Messy Kosovo breakaway stokes fear of partition
BELGRADE (Reuters) - Serbia is telling Serbs in Kosovo to ignore an Albanian declaration of independence early next year, raising the prospect of an ethnic partition of the breakaway province that the West has long ruled out.
Serbs dominate a thin slice of northern Kosovo, frustrating efforts by leaders of Kosovo's 90-percent Albanian majority and their U.N. overseers to extend control over the entire territory of Serbia's southern province.
Kosovo's 2 million Albanians are expected to declare independence in the first months of 2008, almost nine years since NATO drove out Serb forces to halt the ethnic cleansing of Albanians in a Serb counter-insurgency war.
The Albanians have Western backing after almost two years of failed Serb-Albanian negotiations. But the flag-raising is unlikely to extend beyond the Ibar river that slices through the flashpoint town of Mitrovica, forming a natural boundary between Serbs in the north and Albanians in the south.
Beyond formally rejecting Kosovo's secession, Serbia promises to "intensify" a network of parallel structures that service the 120,000 remaining Serbs. It has opened a government office in north Mitrovica, to U.N. accusations of "provocation".
Serbian Prime Minister Vojislav Kostunica, promoting a resolution implicitly rejecting EU and NATO membership if the two recognise Kosovo, told parliament this week Serbs in Kosovo "should ignore any unilateral declaration as an illegal act."
Cabinet minister Mladjan Dinkic was more explicit on Friday. Western recognition of Kosovo "would certainly open the question of Serbs living in Kosovo and it would lead to the necessary integration (into Serbia) of the territories where Serbs live," he said.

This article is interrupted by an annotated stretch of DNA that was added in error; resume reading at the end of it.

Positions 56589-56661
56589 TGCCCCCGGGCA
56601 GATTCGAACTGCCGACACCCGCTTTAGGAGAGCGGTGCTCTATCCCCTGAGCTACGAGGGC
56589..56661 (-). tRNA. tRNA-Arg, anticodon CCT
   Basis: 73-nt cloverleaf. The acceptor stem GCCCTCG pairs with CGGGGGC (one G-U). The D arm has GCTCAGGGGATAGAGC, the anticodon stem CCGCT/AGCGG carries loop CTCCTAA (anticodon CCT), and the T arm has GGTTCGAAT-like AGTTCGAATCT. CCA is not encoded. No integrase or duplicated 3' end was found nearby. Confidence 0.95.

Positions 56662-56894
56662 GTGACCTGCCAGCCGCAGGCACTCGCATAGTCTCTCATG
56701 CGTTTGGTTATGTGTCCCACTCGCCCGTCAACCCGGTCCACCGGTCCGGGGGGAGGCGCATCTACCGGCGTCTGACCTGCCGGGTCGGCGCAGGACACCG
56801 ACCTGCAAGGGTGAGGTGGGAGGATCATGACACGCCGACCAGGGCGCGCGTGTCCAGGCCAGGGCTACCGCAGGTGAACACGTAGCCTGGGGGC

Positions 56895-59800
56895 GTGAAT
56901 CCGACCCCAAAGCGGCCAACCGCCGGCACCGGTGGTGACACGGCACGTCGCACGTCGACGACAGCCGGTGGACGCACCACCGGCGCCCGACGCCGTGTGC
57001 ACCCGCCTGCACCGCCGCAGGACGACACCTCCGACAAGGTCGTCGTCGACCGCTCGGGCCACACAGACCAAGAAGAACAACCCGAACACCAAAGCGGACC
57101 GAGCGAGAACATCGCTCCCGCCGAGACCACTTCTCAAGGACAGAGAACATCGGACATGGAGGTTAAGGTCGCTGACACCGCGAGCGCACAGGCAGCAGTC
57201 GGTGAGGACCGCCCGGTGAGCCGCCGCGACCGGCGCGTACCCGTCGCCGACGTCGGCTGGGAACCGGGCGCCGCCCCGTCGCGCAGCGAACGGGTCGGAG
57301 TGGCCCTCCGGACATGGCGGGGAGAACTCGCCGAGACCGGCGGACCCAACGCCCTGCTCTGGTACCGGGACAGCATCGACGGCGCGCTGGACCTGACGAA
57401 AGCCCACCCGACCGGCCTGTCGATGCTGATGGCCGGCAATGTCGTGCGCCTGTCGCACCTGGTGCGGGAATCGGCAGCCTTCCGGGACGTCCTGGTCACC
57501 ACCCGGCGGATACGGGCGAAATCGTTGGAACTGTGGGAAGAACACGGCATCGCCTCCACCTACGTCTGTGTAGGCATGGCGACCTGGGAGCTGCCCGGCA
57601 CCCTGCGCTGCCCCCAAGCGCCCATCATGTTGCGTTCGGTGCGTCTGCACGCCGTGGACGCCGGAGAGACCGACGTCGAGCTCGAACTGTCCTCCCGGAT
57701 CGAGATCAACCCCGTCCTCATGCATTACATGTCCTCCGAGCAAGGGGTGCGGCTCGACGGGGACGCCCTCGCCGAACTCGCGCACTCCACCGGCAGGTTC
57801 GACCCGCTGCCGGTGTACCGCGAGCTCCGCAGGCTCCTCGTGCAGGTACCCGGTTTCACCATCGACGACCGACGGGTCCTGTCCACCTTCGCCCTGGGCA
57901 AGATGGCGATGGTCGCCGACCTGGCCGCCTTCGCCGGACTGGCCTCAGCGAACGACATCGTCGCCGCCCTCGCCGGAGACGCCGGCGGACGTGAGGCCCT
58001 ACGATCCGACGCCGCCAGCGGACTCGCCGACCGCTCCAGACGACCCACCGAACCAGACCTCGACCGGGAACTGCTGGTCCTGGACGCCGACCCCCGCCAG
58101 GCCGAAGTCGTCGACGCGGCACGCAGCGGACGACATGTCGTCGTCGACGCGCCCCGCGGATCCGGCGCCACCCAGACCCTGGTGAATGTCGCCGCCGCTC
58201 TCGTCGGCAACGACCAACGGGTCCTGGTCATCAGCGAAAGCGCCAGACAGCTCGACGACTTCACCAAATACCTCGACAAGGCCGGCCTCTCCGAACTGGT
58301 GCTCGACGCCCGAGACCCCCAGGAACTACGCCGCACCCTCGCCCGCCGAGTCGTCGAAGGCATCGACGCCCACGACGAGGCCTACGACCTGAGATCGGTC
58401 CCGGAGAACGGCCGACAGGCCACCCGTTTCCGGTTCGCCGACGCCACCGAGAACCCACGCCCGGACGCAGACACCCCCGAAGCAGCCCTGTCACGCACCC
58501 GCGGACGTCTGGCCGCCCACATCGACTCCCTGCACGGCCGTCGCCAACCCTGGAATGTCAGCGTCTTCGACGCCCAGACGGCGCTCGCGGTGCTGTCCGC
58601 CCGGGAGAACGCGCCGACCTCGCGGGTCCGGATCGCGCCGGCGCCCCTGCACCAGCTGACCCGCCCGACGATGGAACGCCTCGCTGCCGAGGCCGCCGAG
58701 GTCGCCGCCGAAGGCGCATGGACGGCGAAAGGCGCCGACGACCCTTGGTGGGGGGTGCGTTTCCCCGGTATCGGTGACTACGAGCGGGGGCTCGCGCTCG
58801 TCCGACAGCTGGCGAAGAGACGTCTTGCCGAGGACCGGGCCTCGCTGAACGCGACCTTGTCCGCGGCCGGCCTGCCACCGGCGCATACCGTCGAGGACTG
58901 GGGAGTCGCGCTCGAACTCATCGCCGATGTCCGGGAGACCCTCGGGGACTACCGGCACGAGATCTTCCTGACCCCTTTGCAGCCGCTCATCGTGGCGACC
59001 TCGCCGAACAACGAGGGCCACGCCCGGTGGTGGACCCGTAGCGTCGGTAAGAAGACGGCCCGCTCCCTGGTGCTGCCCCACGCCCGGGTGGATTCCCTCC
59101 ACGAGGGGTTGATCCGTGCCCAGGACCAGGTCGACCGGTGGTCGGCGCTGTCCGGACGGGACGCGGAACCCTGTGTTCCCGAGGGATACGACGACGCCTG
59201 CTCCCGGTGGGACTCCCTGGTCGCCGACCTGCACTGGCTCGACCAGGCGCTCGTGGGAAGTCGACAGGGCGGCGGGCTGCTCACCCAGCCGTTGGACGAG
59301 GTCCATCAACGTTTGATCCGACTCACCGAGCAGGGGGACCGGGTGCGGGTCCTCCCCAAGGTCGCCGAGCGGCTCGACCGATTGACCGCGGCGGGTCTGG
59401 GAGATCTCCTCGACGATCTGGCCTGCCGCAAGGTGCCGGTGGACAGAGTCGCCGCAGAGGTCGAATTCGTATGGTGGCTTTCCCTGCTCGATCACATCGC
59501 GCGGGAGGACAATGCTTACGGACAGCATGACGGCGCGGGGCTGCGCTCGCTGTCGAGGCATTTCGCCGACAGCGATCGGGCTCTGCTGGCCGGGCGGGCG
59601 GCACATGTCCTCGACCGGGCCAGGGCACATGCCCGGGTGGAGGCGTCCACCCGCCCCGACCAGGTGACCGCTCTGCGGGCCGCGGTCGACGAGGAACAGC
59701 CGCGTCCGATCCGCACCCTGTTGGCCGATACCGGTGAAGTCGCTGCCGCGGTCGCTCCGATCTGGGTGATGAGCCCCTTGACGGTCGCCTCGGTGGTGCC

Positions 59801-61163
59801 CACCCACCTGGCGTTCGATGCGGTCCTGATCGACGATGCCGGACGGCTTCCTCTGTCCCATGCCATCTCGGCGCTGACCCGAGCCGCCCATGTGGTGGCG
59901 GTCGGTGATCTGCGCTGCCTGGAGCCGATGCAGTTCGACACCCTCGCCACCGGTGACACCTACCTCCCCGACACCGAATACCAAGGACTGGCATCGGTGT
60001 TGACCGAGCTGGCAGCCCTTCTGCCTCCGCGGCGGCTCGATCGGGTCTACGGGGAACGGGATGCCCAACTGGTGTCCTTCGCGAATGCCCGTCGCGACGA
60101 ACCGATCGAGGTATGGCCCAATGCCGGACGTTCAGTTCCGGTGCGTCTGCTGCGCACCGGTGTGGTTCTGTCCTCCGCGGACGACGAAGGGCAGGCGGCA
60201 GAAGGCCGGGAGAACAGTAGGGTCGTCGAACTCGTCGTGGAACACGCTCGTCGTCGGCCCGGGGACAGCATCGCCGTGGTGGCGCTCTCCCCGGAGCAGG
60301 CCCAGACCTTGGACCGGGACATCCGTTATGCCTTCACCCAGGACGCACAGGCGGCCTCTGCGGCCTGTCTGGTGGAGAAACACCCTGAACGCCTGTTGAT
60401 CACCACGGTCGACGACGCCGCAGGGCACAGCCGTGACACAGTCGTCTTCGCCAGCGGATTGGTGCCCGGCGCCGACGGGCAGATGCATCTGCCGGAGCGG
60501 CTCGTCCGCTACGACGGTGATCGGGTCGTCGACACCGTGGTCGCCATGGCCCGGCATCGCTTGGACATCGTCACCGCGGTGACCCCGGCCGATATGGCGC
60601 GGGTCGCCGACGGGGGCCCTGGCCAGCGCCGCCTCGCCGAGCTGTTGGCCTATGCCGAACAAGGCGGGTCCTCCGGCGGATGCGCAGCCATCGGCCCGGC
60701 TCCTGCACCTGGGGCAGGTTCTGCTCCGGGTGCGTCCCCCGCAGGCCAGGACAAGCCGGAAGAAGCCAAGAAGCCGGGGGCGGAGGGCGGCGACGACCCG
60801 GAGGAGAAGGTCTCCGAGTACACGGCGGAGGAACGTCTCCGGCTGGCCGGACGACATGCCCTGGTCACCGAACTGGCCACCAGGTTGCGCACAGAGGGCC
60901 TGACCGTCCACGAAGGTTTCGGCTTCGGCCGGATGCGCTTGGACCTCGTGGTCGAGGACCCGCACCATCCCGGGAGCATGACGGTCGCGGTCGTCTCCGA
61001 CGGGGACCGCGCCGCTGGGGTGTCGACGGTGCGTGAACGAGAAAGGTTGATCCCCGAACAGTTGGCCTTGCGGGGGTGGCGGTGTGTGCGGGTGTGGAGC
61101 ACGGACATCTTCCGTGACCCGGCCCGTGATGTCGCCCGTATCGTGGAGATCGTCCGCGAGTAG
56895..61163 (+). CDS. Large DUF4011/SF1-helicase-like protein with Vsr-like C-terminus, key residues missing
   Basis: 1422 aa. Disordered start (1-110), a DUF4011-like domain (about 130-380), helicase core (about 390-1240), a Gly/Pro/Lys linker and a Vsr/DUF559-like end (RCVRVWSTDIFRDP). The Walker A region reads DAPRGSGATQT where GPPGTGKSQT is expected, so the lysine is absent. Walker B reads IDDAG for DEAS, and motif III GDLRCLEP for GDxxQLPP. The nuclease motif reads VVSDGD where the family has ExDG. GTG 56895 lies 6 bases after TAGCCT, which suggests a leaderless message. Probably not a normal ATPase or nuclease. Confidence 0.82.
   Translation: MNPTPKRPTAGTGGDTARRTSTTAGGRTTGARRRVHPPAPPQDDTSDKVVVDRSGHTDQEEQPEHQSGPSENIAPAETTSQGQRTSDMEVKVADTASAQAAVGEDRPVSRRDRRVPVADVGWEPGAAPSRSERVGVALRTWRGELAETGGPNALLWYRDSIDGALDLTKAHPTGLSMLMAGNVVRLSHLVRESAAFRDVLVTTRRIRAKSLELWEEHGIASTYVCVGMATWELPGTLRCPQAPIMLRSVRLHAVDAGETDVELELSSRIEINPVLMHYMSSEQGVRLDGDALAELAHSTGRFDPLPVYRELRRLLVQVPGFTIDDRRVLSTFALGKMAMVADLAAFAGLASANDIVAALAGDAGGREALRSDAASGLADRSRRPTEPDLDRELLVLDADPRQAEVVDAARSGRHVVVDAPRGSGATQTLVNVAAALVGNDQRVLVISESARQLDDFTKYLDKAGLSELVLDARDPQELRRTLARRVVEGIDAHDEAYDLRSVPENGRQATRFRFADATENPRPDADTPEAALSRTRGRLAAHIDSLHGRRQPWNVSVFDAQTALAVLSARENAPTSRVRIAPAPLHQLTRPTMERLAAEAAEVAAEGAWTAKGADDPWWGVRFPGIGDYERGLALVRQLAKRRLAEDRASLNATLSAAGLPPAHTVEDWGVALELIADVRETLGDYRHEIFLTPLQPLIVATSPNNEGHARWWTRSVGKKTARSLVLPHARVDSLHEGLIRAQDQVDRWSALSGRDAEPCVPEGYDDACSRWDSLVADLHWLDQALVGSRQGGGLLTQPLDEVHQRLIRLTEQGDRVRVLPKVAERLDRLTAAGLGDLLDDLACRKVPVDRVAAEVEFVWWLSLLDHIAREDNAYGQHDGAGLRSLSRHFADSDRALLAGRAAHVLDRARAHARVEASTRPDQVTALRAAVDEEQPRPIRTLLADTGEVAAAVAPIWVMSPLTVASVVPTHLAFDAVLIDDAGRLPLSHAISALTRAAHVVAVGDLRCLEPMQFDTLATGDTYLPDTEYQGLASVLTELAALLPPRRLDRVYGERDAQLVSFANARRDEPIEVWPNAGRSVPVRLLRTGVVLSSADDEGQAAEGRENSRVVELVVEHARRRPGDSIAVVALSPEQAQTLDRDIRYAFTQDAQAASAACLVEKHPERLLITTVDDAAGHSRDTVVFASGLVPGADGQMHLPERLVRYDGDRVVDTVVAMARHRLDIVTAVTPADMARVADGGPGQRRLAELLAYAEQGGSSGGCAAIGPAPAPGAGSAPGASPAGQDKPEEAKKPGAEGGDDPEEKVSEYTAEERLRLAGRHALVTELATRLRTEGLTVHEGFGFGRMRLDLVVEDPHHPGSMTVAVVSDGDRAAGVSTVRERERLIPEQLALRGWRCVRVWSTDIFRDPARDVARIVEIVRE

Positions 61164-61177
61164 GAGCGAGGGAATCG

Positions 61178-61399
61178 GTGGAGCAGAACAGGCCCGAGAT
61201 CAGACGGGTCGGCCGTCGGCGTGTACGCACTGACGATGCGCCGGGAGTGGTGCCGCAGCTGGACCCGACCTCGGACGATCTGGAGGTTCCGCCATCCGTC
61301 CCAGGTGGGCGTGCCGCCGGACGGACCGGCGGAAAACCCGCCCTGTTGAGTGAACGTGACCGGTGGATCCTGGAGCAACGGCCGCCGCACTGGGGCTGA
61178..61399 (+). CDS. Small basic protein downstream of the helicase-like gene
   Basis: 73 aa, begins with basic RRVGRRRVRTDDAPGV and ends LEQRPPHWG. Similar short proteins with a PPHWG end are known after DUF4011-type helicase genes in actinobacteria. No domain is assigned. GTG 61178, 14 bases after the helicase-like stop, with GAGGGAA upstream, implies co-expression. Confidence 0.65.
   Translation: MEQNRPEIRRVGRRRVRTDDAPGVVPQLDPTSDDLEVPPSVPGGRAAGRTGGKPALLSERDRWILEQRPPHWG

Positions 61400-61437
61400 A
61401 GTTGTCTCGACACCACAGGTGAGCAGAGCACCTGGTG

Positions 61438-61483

"UNITING WITH ALBANIA"
Dinkic, Serbia's economy minister and a pro-Western reformer, told the Belgrade daily Blic that Kosovo's secession would also reopen the question of the Serb Republic half of neighbouring Bosnia "and its integration with Serbia."
Serbia has hinted broadly at the possible breakup of postwar Bosnia, in a tactic meant to scare the West off Kosovo.
But Albanians in Kosovo are also not beyond using the taboo prospect of "Greater" ethnic states to drive their argument for independence and warn Serbia to keep its hands off the north.
"Albanians live in four countries other than Albania," outgoing Kosovo prime minister Agim Ceku was quoted as saying this week, in reference to Kosovo and Serbia's southern Presevo Valley, western Macedonia and Montenegro.
"If Kosovo is partitioned along ethnic lines, those would want to discuss uniting with Albania," he said.
Talk of a Greater Albania, officially rejected by Albania and played down by most ethnic Albanian leaders, is unlikely to go down well in Western capitals. It would appear to justify their fear of partition as an almost certain trigger for Balkan land swaps and forced population movements.
But the failure of the Western states with the lion's share of responsibility for running Kosovo to extend their control over the renegade Serb north means they will be faced with the territory's de facto partition whether they like it or not.
Half of Kosovo's Serb community lives in scattered enclaves south of the Ibar, but the rest are in the north with their backs to Serbia proper. It has been off-limits to Albanian leaders since NATO peacekeepers deploying in 1999 set down a dividing line at the Ibar to separate the fighting factions.
Serbia has cemented that divide ever since.
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